What You Should Know About The Low-carb Ketogenic Diet
Though it was originally developed to treat patients with epilepsy, interest in the ketogenic diet has taken off in recent years as we've learned more about its therapeutic and health benefits. Here’s what you need to know about ‘keto’ and why some health experts believe it's good for your body — especially your brain. Fasting and other ketogenic-like diets have been used to treat conditions like epilepsy for thousands of years. And in fact, a version of the keto diet has been traced back to 500 BC. Fast forwarding a bit, Dr. Rawle Geyelin gave a 1921 presentation to the American Medical Association in which he reported on the remarkable outcomes of several children who had benefited from fasting; his patients were having fewer seizures — and the effect appeared to be long-lasting. Geyelin continued this work, and he developed a tolerable and reproducible high-fat and low carbohydrate diet now formally known as the ketogenic diet. For the next two decades, it was used by physicians to minimize seizures in their patients. Once modern antiepileptic drugs were introduced, however, the practice declined dramatically. But interest in keto was renewed about 20 years ago as a number of scientists began to study it more closely — and not just for its ability to treat epilepsy. As we’re now learning, and despite its reputation as a “starvation” diet, a keto regimen has been shown to confer a variety of benefits. The state of ketosis The ketogenic diet is essentially a way to get our bodies to enter into a condition known as ketosis. Normally, our bodies rely on glucose for fuel — the result of our moderate to high-carb diets. Carbohydrates are broken down to glucose, which gets converted into energy and transported to our muscles and organs. But when carbs ar Continue reading >>
Q. Do Ketones In Urine Mean Kidney Damage?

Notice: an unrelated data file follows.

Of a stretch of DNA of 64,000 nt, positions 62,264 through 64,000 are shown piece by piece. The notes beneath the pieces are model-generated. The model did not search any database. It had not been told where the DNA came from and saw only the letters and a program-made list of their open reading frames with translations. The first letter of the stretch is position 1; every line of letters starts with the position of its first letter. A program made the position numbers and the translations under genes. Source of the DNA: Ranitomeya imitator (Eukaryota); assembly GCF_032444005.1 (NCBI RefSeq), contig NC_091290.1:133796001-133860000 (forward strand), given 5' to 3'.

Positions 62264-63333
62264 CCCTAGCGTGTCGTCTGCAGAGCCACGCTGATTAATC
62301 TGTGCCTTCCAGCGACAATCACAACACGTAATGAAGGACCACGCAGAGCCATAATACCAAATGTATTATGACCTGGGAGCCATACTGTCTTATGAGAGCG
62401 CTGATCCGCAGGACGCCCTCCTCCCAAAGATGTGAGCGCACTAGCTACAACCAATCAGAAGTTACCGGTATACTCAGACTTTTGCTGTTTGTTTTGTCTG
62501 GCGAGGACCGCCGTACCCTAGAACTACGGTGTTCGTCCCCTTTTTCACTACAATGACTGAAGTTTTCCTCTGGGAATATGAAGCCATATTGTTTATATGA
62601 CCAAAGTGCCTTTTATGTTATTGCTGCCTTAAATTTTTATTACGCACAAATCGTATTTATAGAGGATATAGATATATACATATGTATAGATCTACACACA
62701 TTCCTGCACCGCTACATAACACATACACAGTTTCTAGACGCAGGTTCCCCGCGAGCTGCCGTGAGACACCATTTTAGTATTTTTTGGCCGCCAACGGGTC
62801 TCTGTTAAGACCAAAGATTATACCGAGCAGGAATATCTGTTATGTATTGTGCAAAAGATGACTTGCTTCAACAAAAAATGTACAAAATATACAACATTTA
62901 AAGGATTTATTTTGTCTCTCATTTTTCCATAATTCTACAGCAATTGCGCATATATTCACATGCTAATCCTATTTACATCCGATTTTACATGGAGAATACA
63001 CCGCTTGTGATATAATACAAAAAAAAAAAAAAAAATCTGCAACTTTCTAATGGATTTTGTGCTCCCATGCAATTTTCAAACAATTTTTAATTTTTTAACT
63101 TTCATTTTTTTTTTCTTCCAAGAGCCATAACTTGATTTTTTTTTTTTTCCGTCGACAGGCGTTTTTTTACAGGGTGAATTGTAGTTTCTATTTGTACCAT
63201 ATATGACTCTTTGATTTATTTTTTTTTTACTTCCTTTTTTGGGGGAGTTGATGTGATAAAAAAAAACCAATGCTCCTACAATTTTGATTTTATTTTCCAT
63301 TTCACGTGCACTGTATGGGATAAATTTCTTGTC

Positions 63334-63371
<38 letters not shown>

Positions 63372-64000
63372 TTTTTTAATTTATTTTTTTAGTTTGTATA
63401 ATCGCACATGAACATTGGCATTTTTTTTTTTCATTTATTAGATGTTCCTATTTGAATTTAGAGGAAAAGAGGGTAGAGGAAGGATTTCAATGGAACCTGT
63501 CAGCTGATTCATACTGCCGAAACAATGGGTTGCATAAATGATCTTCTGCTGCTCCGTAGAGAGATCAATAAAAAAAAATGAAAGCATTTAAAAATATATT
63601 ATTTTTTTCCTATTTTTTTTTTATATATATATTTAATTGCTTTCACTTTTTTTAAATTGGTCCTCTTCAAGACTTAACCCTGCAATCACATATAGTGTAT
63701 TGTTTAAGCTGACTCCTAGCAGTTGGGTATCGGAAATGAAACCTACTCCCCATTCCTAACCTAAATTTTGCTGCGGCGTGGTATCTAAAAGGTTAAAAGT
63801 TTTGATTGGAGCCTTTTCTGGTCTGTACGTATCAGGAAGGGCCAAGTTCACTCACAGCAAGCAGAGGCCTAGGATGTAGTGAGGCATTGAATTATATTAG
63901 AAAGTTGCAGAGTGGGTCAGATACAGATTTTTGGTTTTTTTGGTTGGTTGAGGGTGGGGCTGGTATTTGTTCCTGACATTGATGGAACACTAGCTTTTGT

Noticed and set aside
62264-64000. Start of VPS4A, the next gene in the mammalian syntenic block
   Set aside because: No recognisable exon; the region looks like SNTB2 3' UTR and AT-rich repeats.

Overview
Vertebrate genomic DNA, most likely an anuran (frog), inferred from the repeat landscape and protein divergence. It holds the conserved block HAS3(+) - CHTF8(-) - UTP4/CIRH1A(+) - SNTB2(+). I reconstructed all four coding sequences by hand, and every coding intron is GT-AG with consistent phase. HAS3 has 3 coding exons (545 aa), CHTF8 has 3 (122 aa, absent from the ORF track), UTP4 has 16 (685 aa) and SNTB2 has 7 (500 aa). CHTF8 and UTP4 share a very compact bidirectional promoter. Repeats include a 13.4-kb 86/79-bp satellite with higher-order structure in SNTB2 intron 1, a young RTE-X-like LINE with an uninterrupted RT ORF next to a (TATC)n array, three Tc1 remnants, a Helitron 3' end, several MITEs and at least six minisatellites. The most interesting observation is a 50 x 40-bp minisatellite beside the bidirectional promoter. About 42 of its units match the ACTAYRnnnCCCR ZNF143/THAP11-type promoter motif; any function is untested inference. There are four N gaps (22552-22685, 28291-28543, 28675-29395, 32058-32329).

Hello doctor, I am 5 feet and 5 inches, 112 lbs and eat a normal diet. I recently had a urine test with trace ketones, although negative for glucose. My test showed cloudy clarity and presence of crystals. All the other values on the urine test were normal. I also had normal blood tests. My doctor is referring me to a nephrologist. Do you think my doctor suspects a kidney disease? I researched ketones and what it means for kidney function. The more I read, the more confusing all this becomes. Thank you for any information as I wait to see a nephrologist. Hello doctor, Thanks for your reply. I am not on any drugs, nor am I having any burning or pain when urinating. My doctor has ruled out diabetes because of no glucose in the urine and normal blood glucose numbers. So, what could be the reason for ketones in urine? I had fasted for my blood test, but my doctor did not seem to think that was the reason for the presence of the ketones. My main question is, is it necessary to see a nephrologist based on my urine reports? Thank you doctor, Do ketones in urine mean kidney damage? Do you have any major concerns as a nephrologist based on my urine analysis? Continue reading >>
Does Ketosis Cause Kidney Damage?
The ‘Lean for Life’ program is mildly ketotic, and only for a brief portion of the program. It has not been associated with kidney damage or disease in individuals who have normally functioning kidneys. Concerns regarding undue stress on the kidneys are often aimed at very low carbohydrate, very high protein ketogenic diets. Few studies have shown any actual damage, however. (Note: Although the Weight Loss portion of the ‘Lean for Life’ program is mildly ketogenic, it is not considered to be exceptionally “high protein” for most individuals.) Dietary ketosis is among the most maligned and misunderstood concepts in nutrition medicine. Particularly among researchers who don’t actually treat patients, ketosis (the presence of ketone bodies in the urine) is often confused with ketoacidosis, which is a life-threatening build-up of ketone bodies due to muscle wasting and dehydration as in states of shock or uncontrolled Type 1 diabetes. In the Type 1 diabetic, the absence of insulin leads to a toxic build-up of blood glucose and an extreme break-down of fat and muscle tissue. This condition doesn’t occur in individuals who have even a small amount of insulin, whether from natural production or artificially administered. Whereas patients in ketoacidosis are closely monitored in Intensive Care Units, individuals in ketosis are amongst the healthy, active population. Dietary ketosis is a natural adjustment to the body’s reduced intake of carbohydrates as the body shifts its primary source of energy from carbohydrates to stored fat. The presence of insulin keeps ketone production in check so that a mild, beneficial ketosis is achieved. Blood glucose levels are stabilized within a normal range and there is no break-down of healthy muscle tissue. It would be diffi Continue reading >>
Diabetes, Kidney Damage, And Ketogenic Diets